Despite the pall that hangs over much of the news industry these days, there are real bright spots, even in smaller local markets where the effects of a now two-decade-long economic disruption have landed hard.
As Poynter’s Rick Edmonds noted back in May, the local news digital startup scene is surging and looks significantly more promising than it did just a few short years ago. From Santa Cruz, to Akron, to Vermont, to Memphis, there are beacons of hope everywhere on the horizon.
And yet, the question of how to build on these still nascent glimmers of success, fast enough to offset the continuing loss of thousands of reporting jobs in local communities, remains elusive.
It’s not for lack of trying. Over the past three years, Google, Facebook, The Knight Foundation and others have plowed more than a billion dollars into efforts to study, catalog, test and support local news initiatives with everything from training to direct financial subsidies.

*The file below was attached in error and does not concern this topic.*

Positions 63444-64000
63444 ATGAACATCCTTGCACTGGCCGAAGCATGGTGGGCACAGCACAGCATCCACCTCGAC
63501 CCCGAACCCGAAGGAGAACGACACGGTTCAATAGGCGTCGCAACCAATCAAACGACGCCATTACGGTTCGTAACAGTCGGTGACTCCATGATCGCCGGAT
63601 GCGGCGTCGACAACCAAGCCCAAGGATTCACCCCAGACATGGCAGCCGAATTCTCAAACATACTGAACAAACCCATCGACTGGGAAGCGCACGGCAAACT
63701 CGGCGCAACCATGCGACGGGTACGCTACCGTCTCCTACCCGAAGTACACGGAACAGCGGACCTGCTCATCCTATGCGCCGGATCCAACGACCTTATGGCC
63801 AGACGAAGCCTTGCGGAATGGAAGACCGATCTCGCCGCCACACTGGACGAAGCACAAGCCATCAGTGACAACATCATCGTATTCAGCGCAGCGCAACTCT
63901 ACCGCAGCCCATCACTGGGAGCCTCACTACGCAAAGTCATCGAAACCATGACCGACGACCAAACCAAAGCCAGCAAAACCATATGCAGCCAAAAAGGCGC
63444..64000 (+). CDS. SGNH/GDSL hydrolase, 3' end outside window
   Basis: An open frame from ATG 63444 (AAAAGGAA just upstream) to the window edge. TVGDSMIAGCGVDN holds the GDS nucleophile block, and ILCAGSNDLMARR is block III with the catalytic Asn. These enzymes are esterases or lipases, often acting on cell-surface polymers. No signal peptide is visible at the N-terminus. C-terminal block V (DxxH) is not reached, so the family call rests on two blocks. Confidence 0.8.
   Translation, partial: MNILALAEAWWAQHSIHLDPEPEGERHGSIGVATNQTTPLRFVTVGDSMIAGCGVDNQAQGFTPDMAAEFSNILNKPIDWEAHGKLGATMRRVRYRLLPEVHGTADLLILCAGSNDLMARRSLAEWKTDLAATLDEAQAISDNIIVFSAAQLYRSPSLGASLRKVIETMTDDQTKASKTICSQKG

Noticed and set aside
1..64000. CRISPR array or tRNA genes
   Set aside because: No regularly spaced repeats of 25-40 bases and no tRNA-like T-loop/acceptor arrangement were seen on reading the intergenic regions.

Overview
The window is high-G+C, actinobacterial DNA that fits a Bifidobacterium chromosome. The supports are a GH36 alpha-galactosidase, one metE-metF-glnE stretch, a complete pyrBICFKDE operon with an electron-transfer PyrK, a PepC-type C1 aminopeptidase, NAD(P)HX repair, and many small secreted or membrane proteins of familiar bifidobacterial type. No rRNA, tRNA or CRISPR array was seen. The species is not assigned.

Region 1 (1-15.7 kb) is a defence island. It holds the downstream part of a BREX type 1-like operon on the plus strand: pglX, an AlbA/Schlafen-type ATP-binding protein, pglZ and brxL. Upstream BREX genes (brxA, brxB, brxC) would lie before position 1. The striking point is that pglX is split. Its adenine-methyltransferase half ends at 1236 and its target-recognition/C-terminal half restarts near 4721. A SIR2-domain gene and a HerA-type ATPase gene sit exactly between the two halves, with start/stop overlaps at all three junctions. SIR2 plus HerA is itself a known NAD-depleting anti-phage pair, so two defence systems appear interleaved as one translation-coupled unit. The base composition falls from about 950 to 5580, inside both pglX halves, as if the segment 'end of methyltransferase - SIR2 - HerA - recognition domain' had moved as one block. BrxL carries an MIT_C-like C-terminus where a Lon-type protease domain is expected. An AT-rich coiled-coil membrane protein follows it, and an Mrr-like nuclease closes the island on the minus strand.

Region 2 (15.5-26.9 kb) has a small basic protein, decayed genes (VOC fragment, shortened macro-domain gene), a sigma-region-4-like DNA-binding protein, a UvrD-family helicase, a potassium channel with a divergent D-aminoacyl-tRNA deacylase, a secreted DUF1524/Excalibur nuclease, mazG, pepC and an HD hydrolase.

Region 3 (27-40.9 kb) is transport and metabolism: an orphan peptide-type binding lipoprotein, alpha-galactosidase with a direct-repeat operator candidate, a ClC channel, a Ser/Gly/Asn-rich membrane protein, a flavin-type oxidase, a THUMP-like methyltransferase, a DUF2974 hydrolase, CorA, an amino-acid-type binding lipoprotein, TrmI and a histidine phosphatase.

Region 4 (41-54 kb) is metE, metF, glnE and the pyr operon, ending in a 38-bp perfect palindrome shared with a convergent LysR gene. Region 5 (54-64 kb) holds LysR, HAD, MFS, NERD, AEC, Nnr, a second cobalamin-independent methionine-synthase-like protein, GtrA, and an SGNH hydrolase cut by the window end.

It’s generated an immense body of work that, taken together, can provide an aspiring news entrepreneur with some of the basic building blocks of a sustainable model for local news.
But it can also feel overwhelming. And at the end of the day, no one has found a simple, repeatable formula. More often than not, success depends on the skills of the editor or publisher. Their vision, their business savvy, the talent they attract and perhaps most important, whether they grasp how to build a step at a time, without getting overextended or undershooting because they haven’t mastered every detail.
In more than 25 years of driving digital innovation across the news business, I’ve come to understand — often the hard way — that technology, timing and execution are far more important than the next new thing.
So what will it take to get the industry to a point where it can move with pace and confidence?
Two years ago, a small team I put together at Automattic, the parent company of WordPress.com, began building a publishing platform for small- and medium-sized local news organizations we called Newspack. (The project was jumpstarted with support from some of the aforementioned funders including Knight, The Lenfest Institute and the Google News Initiative, which has provided the lion’s share of the funding.)